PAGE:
MAYA 2016 EXTENSION 2 – Motion Graphics, Character Animation
Autodesk Maya hasn’t been upgraded to a 2017 version yet - instead, extension 2 to Maya 2016 has been released adding new 3D motion graphics functionality, a new rendering workflow and tools for creating and animating characters more rapidly.
The new motion graphics tools for text, animation, instancing and effects operate under a procedural, node-based 3D design workflow and are completely integrated into Maya. It includes a set of nodes that you can combine in to create custom animations.
Colin Cupp from Product Marketing at Autodesk said that motion graphics is an area of 3D that Autodesk has been developing in Maya over the last couple of releases. This aims for tools that would support animation and FX users of Maya as well as 3D motion graphic artists looking for one package combining 3D motion graphics tools with a robust, general 3D toolset. “Last year, we added a new 3D text tool and scalable vector graphics (SVG) importer. This year’s integration of procedural motion graphics tools into Maya has created a much more complete set of 3D design tools,” he said.
“The procedural, node-based nature of the new workflow, based on the MASH procedural animation tools, makes it possible to instance and combine nodes to create custom animations. The tools are suited to complex motion graphics, UI design, environment modeling, animation and effects.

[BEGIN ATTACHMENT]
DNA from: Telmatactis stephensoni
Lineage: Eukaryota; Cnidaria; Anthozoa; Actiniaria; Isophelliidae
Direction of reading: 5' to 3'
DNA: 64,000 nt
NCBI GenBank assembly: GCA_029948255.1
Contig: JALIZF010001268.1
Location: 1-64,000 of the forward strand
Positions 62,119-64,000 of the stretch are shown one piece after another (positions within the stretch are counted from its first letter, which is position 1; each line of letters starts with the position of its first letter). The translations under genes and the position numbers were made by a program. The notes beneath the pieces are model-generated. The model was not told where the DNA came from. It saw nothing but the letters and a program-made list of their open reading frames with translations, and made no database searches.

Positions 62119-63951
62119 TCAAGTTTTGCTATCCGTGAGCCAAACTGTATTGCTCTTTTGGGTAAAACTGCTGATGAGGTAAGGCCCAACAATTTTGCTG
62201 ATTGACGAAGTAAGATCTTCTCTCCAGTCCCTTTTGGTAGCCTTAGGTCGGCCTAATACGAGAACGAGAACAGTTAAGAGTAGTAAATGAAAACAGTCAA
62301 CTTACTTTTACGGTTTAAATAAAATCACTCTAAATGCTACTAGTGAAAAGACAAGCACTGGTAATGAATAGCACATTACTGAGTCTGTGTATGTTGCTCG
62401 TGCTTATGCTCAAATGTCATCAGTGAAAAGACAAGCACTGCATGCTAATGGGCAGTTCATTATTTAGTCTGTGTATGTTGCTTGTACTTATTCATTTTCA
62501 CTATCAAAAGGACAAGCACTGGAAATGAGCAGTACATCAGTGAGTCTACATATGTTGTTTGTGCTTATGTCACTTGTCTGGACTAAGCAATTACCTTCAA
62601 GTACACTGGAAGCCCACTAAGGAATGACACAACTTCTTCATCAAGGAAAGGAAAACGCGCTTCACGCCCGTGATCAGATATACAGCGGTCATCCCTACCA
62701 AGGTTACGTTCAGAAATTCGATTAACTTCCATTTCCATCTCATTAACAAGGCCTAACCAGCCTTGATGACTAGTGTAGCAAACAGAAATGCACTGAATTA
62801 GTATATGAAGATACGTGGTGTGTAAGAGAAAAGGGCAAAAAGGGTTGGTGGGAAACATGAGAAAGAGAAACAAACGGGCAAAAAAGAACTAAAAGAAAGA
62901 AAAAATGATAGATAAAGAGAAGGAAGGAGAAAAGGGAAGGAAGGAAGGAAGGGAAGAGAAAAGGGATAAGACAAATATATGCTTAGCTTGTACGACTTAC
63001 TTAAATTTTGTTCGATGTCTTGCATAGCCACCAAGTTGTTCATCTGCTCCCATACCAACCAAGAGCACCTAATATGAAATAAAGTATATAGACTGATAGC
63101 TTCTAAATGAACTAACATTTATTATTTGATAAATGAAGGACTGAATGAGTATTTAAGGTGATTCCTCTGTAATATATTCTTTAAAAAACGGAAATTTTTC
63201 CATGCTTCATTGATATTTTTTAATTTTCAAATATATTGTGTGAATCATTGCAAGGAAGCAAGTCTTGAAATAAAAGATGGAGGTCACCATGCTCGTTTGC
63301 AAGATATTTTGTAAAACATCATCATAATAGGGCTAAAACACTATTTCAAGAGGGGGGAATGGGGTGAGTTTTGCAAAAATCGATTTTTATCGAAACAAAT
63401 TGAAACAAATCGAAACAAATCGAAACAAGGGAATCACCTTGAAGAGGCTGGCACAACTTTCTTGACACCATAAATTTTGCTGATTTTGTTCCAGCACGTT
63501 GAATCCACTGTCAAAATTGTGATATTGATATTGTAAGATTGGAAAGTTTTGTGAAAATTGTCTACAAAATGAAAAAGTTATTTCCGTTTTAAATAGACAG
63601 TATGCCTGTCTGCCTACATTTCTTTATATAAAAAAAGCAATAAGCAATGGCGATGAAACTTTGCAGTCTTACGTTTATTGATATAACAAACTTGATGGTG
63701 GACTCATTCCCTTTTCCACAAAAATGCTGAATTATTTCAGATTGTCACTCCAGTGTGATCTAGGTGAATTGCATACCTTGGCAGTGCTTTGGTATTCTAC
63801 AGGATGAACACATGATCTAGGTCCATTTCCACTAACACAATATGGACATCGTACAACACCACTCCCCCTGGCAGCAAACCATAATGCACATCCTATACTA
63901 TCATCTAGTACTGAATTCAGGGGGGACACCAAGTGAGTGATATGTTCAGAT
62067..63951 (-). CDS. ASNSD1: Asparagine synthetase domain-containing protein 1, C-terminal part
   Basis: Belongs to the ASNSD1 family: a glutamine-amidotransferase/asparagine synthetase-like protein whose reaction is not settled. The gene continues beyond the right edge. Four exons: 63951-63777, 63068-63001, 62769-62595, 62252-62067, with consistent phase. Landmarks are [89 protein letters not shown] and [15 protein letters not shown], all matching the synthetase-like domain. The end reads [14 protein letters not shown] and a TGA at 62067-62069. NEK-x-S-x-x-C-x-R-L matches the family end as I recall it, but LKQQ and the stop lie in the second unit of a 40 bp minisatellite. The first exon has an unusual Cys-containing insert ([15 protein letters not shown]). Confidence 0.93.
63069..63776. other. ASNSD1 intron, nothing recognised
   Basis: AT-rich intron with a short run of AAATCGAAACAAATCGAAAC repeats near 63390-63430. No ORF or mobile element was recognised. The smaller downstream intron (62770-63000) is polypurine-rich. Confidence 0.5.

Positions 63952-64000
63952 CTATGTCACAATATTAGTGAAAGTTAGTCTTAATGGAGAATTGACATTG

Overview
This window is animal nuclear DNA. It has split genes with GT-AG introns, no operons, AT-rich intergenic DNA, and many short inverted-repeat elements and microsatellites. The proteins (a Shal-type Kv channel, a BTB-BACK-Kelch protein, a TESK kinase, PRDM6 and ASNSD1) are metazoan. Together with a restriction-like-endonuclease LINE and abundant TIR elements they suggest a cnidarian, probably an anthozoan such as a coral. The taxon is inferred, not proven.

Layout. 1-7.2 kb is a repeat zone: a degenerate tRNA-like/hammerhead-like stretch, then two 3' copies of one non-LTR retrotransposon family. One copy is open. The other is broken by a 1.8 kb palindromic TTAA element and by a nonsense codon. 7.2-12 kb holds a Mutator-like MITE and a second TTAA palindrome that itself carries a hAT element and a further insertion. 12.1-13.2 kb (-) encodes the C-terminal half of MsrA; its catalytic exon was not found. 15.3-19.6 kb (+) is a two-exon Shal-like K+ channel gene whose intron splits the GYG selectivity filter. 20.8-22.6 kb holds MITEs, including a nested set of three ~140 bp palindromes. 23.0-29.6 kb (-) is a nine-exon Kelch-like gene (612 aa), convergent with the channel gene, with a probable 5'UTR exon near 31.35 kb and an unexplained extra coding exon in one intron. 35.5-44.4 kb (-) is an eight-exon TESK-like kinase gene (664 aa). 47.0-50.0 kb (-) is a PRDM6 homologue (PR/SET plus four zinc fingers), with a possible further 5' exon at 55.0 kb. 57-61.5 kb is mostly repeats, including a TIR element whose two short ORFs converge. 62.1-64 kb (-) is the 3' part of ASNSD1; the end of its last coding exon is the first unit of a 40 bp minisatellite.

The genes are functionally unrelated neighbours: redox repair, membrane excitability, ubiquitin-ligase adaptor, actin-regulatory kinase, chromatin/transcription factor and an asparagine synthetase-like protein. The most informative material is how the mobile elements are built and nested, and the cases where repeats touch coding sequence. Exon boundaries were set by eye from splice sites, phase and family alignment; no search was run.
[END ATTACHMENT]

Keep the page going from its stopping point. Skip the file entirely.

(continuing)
"MASH will only be available as part of Maya now and, in fact, Maya 2016 extension 2 tools are already an enhanced version of the MASH MAINFRAME plug-in that was available previously. It has new nodes and deeper Maya integration. Furthermore, the creators of the MASH plugin continue to be actively involved in its development and use Maya in their own work. Their Vimeo channel has new tutorials focussing on Maya’s new motion graphics tools."
Maya’s character creation workflows encompass some major changes, including a new quick rig tool and shape authoring enhancements built for speed. Other updates improve symmetry and poly modelling, UV editing, animation performance, the bifrost workflow and XGen hair cards.
Colin mentioned that the new quick rig tool is part of an effort to increase Maya’s overall ease of use – similar to the expansion of the motion graphics tools – especially for the broader range of users that tend to be more generalists than specialists. He said, “Many Maya users do not work in large studios and do not typically have the resources to create custom Maya tools. While Maya’s extensibility is very important, making functionality accessible is also a priority and this is one of Maya’s advantages across a broad user base.